Salary Cap Happy, Jaguars Look To Spend

It's taken five years, playoff-free seasons, and countless losses, but at 12:01 a.m. on Wednesday, the Jaguars can finally cash in.

Coming in at $19.1 million under the salary cap, the Jaguars have money to spend, fifth-most of any team in the NFL. Don't expect the team to start throwing around money like drunken sailors on leave, much like they did in the late 90s, but at least they are in position to shore up some of the few spots in the lineup without young potential.

When the bell rings, the Jaguars are known to be especially interested in former Tennessee Titans wide receiver Derrick Mason, and Denver Broncos defensive end Reggie Hayward. Don't be surprised if the Jaguars get one or even both.

Hayward is known to be interested in Jacksonville and Arizona. Hayward is intriguing because he's young (25) and there are few talented defensive ends in the free agent crop. The Jaguars struggled with the bookends that surround Pro Bowl defensive tackles Marcus Stroud and John Henderson last season. He's a solid pass rusher and had 11 ½ sacks last season. The Jaguars aren't showing any interest in Pro Bowl defensive end Trevor Pryce, also of the Broncos. He's suffered several knee injuries in the past two seasons.

Mason would be a good fit to complement Jaguars wideout Jimmy Smith who was often quarterback Byron Leftwich's only option in 2004. First-round pick Reggie Williams was a bust and his work ethics came into question several times even though he started all 16 games. Mason has the most catches in the NFL over the past five years, but he is 31 and looking to break the bank one final time.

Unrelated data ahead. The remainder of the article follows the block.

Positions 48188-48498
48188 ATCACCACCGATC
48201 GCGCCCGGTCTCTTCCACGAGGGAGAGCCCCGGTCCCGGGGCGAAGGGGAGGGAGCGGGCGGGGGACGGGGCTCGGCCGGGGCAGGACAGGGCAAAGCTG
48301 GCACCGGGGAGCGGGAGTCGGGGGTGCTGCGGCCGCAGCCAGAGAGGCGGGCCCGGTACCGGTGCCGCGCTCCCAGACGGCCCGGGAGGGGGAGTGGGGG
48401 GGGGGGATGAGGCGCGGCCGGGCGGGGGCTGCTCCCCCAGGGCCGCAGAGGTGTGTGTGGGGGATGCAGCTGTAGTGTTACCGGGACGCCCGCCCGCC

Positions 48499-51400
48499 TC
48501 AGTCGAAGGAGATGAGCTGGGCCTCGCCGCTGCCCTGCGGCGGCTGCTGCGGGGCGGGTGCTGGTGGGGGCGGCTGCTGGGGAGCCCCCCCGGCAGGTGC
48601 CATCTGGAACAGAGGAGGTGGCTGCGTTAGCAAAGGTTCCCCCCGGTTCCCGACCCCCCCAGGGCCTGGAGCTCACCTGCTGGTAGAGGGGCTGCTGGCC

Mason would also be a good fit if the Jaguars let tight end Kyle Brady leave as a free agent. Brady's role diminished last season, but he was still a viable option as a receiver. Coach Jack Del Rio, although he is currently not speaking with the press, has said he doesn't plan on giving up on Williams.

The Jaguars will also be trying to add a running back after second-round pick Greg Allen didn't play up to expectations. Fred Taylor had one of his best seasons, but the Jaguar offense came to a halt when Taylor was injured at the end of the 2004 season. With Taylor out, the Jaguars lost, 21-0 to the Houston Titans in a home game that knocked them from serious playoff contention. The Jaguars spent a lot of time talking to former Ohio State running back Maurice Clarett at the NFL draft combine last weekend, but Clarett's attitude scares most executives and the Jaguars are never known to go after anyone with an attitude problem who might bring the least bit of controversy.

An offensive lineman might also be on the wish list with tackle Mike Pearson's status up in the air with a knee injury.

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